But the main opposition party, the United National Party (UNP), was totally against any change, partly because it was the UNP which brought about the Presidential system, and partly because the incumbent leader of the party, Ranil Wickremesinghe, believed that a strong and independent Presidency was a must to develop sluggish Sri Lanka.

The UNP took part in PSC's meetings alright, but when it came to actually enacting the change, it backtracked. Kumaratunga's bid to get the measure through parliament in August 2000 failed.

Significantly, one of the main reasons why the UNP opposed the draft and burnt copies of it on the floor of the House, was a clause which said that the incumbent President (Kumaratunga) would serve her full six year second term as Executive President despite the change over to a parliamentary system. The UNP cried foul.

In 1999, Kumaratunga had called for a snap Presidential election, which she won, primarily due to a massive sympathy wave triggered by an attempt on her life by a LTTE suicide bomber at her last election rally in Colombo. She was sworn-in immediately after the victory.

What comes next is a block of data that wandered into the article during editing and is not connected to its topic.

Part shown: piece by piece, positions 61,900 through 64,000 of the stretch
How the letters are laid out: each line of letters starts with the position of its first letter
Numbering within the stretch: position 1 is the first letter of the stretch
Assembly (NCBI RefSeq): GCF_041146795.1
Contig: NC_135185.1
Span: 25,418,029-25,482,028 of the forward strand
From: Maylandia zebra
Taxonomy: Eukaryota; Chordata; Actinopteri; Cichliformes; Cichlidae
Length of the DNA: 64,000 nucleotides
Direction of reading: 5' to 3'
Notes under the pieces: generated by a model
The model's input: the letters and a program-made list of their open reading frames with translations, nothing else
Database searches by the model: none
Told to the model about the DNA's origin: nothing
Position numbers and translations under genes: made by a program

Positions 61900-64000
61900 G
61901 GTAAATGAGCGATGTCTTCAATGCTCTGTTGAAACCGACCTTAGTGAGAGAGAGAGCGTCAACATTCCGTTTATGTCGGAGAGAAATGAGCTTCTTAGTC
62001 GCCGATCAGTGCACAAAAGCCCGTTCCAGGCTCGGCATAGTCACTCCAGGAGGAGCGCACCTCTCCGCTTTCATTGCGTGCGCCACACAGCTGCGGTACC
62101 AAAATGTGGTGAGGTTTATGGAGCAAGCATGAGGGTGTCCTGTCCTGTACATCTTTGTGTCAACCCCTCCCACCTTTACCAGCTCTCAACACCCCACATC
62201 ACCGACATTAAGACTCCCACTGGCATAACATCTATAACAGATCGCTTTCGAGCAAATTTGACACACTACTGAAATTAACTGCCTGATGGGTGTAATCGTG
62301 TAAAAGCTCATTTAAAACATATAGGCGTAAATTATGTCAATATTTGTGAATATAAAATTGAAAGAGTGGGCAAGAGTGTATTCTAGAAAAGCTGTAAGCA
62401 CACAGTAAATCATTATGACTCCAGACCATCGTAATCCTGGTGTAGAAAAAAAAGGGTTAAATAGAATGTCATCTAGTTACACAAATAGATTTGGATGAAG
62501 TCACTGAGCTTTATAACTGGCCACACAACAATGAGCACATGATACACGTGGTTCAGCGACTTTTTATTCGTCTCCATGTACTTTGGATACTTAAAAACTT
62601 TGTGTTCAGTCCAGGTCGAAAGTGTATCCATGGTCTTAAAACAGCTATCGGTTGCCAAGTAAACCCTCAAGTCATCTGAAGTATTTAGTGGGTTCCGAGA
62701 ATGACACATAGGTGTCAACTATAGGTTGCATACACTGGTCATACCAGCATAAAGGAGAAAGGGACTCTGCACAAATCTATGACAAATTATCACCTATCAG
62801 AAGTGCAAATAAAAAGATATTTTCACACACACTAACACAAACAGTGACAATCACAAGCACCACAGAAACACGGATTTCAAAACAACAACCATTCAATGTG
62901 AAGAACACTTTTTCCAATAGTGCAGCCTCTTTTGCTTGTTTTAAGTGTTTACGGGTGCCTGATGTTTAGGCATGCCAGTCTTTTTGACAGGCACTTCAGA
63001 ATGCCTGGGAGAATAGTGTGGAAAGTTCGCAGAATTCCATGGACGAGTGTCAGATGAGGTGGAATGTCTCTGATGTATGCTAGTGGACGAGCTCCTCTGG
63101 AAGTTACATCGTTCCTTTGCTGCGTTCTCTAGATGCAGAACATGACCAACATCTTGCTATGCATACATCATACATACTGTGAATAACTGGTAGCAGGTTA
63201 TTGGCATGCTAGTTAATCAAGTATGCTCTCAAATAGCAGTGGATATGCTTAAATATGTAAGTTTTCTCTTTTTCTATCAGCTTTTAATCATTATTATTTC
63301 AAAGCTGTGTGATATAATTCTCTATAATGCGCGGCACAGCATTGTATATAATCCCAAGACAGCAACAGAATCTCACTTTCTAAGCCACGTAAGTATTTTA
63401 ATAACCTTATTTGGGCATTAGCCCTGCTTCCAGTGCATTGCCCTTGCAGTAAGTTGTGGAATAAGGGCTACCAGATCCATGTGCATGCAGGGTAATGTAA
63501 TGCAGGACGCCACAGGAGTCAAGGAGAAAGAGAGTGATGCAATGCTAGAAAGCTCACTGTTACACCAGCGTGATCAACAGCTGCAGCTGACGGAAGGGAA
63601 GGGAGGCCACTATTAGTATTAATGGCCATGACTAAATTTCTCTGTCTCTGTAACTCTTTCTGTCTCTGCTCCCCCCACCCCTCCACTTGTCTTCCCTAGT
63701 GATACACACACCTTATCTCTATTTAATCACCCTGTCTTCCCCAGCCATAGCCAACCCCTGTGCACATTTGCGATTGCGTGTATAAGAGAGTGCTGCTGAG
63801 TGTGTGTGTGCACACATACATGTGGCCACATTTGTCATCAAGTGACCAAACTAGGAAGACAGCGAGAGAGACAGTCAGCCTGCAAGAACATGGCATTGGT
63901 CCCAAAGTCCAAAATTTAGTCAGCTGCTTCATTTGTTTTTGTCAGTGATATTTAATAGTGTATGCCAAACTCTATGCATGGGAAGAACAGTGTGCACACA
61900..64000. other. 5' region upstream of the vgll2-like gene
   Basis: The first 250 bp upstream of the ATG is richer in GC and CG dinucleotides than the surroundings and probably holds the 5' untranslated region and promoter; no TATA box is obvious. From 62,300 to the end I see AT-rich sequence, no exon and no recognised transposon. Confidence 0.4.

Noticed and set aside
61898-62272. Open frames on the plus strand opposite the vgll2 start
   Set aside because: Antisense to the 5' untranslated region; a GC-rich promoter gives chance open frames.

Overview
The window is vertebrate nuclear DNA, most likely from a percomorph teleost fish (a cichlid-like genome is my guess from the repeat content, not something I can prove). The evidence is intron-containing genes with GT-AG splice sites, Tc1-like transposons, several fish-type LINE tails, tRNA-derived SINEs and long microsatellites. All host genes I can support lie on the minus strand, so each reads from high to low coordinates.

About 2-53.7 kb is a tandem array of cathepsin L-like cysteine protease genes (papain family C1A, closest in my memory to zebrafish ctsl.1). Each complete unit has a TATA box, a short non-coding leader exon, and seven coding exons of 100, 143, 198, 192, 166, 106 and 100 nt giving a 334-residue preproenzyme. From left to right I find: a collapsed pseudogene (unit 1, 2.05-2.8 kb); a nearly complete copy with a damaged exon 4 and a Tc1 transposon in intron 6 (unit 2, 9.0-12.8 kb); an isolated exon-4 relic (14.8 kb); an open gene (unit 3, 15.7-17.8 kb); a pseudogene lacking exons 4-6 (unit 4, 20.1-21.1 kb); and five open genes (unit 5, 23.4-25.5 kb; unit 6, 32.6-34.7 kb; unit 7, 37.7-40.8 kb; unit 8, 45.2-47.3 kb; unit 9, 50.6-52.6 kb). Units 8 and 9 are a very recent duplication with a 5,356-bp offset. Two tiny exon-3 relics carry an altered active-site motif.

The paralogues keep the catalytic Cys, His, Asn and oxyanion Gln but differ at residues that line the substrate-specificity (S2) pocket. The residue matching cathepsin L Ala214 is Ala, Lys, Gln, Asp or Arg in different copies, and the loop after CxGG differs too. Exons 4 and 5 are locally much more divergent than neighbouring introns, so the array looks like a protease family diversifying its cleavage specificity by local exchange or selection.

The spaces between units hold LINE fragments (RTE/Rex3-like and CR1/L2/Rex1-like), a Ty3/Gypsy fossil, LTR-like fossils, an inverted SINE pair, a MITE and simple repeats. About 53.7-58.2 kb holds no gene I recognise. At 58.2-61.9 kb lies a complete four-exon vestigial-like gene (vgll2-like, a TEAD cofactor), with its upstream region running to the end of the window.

But apparently, sometime in 2000 she realised that she would be losing an year in office if the day on which she took her oaths in December 1999, was deemed to be the day on which her second six-year term began. According to her critics, she then took her oaths "secretly" again in 2000, at the end of six years counted from 1994. This was to start the count for the second term from 2000 onwards and end the term in 2006 and not 2005. The UNP and the independent media were livid.

Kumaratunga's supporters argued that as per the constitution, the President's second term would begin at the end of the first six-year term, the mid-term poll and the oath taken after that, being irrelevant. Indeed, to be fair to her, there was scope for such an interpretation of the constitution because the drafting of the relevant clause was clumsy.